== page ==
Dr. Lary is the DFW Air Research Consortium’s leading expert on environmental sensors. He’s the founding Director for Multi-Scale Intelligent Integrated Interactive Sensing Center for Space Science at UTD. He has extensive experience with both stationary sensors and use on mobile platforms, including drones. 


Fort Worth 

Monday  June 26th                    

7-9 PM

The Ginger Man                          

3716 Camp Bowie Blvd

 

SPECIAL GUEST:

Dr. David Sterling  
University of North Texas
Health Science Center

Dr. Sterling has more than 30 years experience as a public health investigator. Much of his research has focused on environmental exposures in low-income communities. Dr. Sterling’s current research centers on asthma management in a school environment, and assessing how communities perceive and react to air quality issues. He’s worked extensively with the Ft. Worth League of Neighborhoods in identifying resident concerns and needs in reading and using air quality data. 

Co-Sponsored by the Forth Worth League of Neighborhoods


Denton

Wednesday, June 28th

The Greenhouse

600 North Locust 

 

 

Double Feature for the Host City of the
Worst Smog Monitor in the Region

Leslie Allsop MSN, MPH UNT Health Science Center

Ms. Allsop is a doctoral student at UNT’s Health Science Center and has worked for years with skeptical North Texas citizens groups to build community acceptance and effectively use the data provided by a new system of sensor air monitoring. 

Dr. David Lary
University of Texas @ Dallas

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College of Constructive Hell-Raising

Class of 2017 Graduation Ceremony 

8-9 pm 

Gulf Coast Room, Meadows Conference Center

2900 Live Oak in Old East Dallas

Reception at Bryan Street Tavern beginning at 9:15 pm or so

 

Despite their similar backgrounds, upbringings, and generations of living in the same city, it took the established Dallas families of Michelle McAdam and Clarice Criss almost 100 years, and Downwinders at Risk, to get to know one another.

Even though the two women had the same proper white gloves-and-pearls Dallas grandmothers, the same bourgeois background, even the same debutante “dip,” their families didn’t socialize. Until January of this year, they had never met, or even heard of one another.

Which is really hard to believe when you see them together now. They behave more like sisters than recent acquaintances. At least sorority sisters. Which they kind of are – only from different chapters.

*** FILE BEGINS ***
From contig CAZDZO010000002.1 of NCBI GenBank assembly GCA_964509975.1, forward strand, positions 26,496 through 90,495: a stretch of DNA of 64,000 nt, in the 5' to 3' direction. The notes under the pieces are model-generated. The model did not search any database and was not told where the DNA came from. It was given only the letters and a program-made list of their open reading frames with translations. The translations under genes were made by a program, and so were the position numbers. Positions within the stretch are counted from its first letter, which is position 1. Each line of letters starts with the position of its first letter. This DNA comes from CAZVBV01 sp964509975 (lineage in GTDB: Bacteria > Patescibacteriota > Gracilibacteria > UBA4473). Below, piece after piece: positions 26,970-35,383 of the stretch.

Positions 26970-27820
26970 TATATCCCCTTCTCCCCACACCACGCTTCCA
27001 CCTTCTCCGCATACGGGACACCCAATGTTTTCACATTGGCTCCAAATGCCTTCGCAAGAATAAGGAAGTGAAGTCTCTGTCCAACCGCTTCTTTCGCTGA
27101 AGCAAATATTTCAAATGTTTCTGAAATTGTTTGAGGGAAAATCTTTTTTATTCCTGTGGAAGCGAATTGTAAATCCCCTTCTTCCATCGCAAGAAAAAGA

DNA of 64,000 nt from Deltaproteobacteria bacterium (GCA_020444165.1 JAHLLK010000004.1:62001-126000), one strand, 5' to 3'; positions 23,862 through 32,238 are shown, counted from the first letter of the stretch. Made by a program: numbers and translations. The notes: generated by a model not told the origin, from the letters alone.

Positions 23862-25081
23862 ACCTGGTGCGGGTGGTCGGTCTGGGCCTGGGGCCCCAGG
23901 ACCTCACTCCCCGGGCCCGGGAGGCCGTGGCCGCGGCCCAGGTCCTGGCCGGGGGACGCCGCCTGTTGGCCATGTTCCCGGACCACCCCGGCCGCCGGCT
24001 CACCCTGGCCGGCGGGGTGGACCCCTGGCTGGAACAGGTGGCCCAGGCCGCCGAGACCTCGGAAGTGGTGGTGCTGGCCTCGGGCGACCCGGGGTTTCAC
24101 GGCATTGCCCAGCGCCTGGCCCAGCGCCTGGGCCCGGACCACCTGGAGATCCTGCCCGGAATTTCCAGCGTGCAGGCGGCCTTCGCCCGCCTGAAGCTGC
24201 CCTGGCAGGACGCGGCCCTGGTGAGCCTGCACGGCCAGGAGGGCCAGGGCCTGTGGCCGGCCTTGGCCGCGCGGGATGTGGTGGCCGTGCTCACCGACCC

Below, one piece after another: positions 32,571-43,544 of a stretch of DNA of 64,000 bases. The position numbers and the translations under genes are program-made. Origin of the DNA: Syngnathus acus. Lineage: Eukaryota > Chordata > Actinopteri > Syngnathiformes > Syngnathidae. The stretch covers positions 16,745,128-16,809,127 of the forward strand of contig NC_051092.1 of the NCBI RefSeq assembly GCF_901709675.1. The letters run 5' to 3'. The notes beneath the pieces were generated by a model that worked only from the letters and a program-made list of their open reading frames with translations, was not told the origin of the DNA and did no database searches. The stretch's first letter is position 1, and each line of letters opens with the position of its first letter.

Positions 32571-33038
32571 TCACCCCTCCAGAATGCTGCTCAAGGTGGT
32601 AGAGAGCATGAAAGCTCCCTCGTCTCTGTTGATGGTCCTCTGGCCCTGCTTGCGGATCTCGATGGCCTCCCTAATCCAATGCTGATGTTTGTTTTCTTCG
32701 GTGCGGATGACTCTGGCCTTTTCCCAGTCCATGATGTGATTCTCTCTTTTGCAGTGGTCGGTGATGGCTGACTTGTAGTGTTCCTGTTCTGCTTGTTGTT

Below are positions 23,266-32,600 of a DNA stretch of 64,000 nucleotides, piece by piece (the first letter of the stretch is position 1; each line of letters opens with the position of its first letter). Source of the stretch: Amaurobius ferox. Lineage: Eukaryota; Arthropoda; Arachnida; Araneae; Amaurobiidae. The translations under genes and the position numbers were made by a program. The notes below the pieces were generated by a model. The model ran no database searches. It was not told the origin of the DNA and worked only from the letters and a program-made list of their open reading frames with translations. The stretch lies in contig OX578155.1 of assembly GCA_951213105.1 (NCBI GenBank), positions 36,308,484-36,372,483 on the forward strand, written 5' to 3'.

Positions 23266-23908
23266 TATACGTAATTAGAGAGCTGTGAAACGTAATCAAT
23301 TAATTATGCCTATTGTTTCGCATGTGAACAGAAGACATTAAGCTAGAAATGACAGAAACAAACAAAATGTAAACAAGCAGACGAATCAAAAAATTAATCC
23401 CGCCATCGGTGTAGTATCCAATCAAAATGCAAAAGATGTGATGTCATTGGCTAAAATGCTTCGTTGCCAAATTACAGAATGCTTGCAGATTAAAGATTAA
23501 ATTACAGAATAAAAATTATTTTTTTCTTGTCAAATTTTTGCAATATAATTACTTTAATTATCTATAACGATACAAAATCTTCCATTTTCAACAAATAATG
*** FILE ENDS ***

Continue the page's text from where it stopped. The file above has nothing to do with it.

Michelle is an SMU coed from one of the most established and respected families in White Dallas. Clarice is the granddaughter of the founder of Dallas’ oldest Black-owned newspaper. They had pretty much the same upbringing. Only all the people at Michelle’s milestone events were white and all the ones at Clarice’s were black.

And so, after almost 100 years, what did it take to bring these mirror images of Dallas High Society together under one roof? Natural disaster? Lawsuits? Business dealings? No….A class on how to be bigger Pains-In-The-Butts to the Powers-That-Be: The College of Constructive Hell-Raising.

Michelle and Clarice have practically been inseparable since comparing notes at an informal after-class social hour in January. They attend events together. They’ve introduced their families to one another. They go shopping. They’re plotting local political strategy. All because these wayward granddaughters of their respective aristocracies decided to take a five-month class that promised to teach them to be more effective troublemakers.

Each was already primed. Michelle does front line refugee work as part of the International Rescue Committee. She notes: “Granny had plans for me to marry a nice Harvard graduate before becoming a housewife with 2.5 kids in Preston Hollow, but I was always more attracted to the misfits who weren’t afraid to forge their own paths, ask questions and challenge the status-quo.”

You should probably know “Granny” is 92 year-old Ruth Sharp Altshuler, who, as one of Dallas’ leading philanthropists has met a pope, and more than a couple of presidents, much less served on the SMU Board of Directors. She established the Women’s Foundation.  She was hand-picked by Henry Wade to serve as Dallas County’s first female grand juror…to hear the indictment of Jack Ruby.